Arado Ar 196

Arado Ar 196 A-3, DH+HT leaving the assembly room. [Kagero Archive]


The Ar 196 A-4 was a modified version of Ar 196 A-2. Its production began in the end of 1940, as a replacement for Ar 196 A-1 on board heavy units of the Kriegsmarine. The difference between the A-2 and A-4 version, was the addition of two fuel tanks in the rear sections of both floats, one in each, and propeller spinner. The Arado factory in Warenmünde produced 24 planes of the A-4 version.
The Arado Ar 196 A-3 was the most popular version, of which 297 planes were built (274 in Warenmünde and 23 under licence by the S.N.C.A factory in St. Nazaire, France). These planes were armed similarly to A-2 version, there was a slight difference in the modified equipment, they had propeller spinner and FuG 16 Z radio station instead of FuG VII.
The final model in the serial production was the Ar 196 A-5 powered by the BMW 132 W engine and equipped with FuG 16, FuG 25 and later FuG 141 radio stations. To provide better defence of the tail hemisphere, a single MG 15 machine gun on a flexible mount was replaced by twin 7.92 mm MG 81 machine gun with 2000 rounds.
A total of ninety one Ar 196 A-5 planes were built (22 in Warenmünde and 69 under licence by the Fokker factory in Amsterdam, The Netherlands).
In spring of 1941 ten experimental Ar 196 B-0 planes, with single centreline float, were also built (6 according to some sources). They were also tested in frontline conditions in Bordfliegerstaffel 1./196.
In 1941 the Arado factory designed a new version Ar 196 C, which was to be equipped with a more powerful engine and stronger armament composed of two 20 mm Mauser MG 151/20 cannons, two 7.92 mm MG 17 machine guns and a twin 7.92 mm MG 81 machine gun used by the radio operator. Also, they were to be equipped with new, larger floats. These were being designed by the Institut für Seeflugwesen (Institute for Marine Aviation) in Hamburg.
The production of Arado 196 stopped in August 1944, with approximately 551 planes built (536 of the A model, 10 of the B model and 5 prototypes).
Only three Ar 196 A survived to this day, the first in the Naval Museum in Varna, Bulgaria, the second in the National Air and Space Museum of the Smithsonian Institution in Washington, D.C. and the third in the Willow Grove Naval Station in Pennsylvania.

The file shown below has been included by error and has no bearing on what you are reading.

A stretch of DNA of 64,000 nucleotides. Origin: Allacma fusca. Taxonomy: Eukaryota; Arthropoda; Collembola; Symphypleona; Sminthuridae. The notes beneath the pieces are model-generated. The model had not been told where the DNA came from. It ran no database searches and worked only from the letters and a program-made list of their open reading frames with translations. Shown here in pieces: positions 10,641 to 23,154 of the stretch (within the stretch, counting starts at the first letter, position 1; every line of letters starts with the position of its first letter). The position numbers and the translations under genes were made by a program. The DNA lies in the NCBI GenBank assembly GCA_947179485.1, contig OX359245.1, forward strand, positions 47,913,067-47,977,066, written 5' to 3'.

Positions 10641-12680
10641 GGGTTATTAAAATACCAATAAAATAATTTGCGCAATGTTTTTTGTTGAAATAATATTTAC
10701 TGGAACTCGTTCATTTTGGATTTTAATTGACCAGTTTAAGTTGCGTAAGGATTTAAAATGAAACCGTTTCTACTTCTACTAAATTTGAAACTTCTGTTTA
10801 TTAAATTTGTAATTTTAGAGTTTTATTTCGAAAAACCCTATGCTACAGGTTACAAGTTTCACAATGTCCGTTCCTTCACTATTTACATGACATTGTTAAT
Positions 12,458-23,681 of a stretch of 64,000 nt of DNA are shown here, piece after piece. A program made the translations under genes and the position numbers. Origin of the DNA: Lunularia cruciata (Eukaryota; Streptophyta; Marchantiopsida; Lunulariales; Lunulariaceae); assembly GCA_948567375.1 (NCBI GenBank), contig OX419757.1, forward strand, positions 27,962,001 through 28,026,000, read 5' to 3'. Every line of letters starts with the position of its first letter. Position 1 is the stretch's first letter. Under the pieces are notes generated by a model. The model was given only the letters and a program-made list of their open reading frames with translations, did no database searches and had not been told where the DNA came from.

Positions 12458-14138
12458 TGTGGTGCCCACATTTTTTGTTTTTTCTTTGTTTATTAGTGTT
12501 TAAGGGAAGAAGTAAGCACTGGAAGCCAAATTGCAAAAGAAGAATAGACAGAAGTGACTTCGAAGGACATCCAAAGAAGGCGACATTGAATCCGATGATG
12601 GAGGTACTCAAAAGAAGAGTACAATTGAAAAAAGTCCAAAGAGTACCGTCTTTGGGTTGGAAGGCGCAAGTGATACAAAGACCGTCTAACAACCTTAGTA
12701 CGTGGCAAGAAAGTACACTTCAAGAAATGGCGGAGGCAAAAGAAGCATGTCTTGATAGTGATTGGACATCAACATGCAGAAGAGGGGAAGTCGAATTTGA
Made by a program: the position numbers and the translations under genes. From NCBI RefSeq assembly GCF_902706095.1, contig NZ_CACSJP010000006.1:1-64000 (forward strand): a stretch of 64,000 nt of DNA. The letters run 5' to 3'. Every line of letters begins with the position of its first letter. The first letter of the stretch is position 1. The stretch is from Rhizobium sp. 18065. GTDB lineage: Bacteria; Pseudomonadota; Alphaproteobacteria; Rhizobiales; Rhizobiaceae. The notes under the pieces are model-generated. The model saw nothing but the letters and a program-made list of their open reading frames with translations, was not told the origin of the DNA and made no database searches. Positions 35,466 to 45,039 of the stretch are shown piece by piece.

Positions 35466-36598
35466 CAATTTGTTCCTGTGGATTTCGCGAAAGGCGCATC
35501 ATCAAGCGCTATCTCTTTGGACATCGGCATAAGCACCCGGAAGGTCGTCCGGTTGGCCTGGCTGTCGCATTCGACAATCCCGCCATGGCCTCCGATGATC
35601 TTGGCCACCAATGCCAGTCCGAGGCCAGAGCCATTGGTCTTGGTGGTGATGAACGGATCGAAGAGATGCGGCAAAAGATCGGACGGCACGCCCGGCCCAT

Construction
The Arado Ar 196 A was a single engine, two-seater with twin floats fixed to wings and fuselage, equipped for a ship catapult launching.
The oval–shaped fuselage was constructed on a welded frame made of steel tubing with trapezium cross sections. The forward section, up to the cockpit, the upper part up to the rear cockpit and the tail section near the control surfaces were covered with duraluminium sheets riveted or bolted. The middle and tail sections were covered with fabric. The engine cradle was secured at four points to frames no. 1 and no. 2. The construction was strengthened where the catapult hooks were attached. The lower section of the frames no. 2 and no. 8 housed the hook eyes of the float struts.

The cockpit of the Arado Ar 196 A-1 seen from the radio operator’s position.[Kagero Archive]


The cockpit was divided into pilot position with the metal pilot’s seat adapted for the seat-type parachute and the observer position with the seat mounted on rails between the frames no. 7 and no. 13. It could be set in three positions and a special strap acted as a backrest. Three-part canopy was slided backwards and the spotter’s position was open at the rear. The 7.92 mm MG 15 was asymmetrically placed on the right side on a flexible mount. Pilot’s instrument panel was attached to the frame no. 3. A box with the naval equipment (anchors, ropes) was located in the forward section of the cockpit’s floor. Batteries were at the opposite end. Two steps were located on each sides of the cockpit, with an additional box containing a first aid kit and a locker with 30 flares for the signal pistol. In the rear, behind the radio operator position, in the upper section of the fuselage were two cases containing hand flare grenades.
Two duraluminium, all-metal, floats had 27 frames each. Capacity of a single float was 2750 litres. The frames no. 10 and no. 19 had joints that enabled their installation under fuselage and wing struts. The steel W-shaped struts were reinforced with steel anchor cables. Three steps that facilitated boarding the plane were located on the forward strut. The rudders were located in the rear part of the floats. There was a possibility of attaching special gear to floats that enabled take-off and landing on water. There were seven watertight compartments inside each of the floats. A 300 litre fuel tank was located between frames no. 10 and no. 15, behind it, between the frames no. 15 and no. 17. was the fog generator and a container with canned food and a flare pistol with a supply of red, white and green flares used in case of ditching.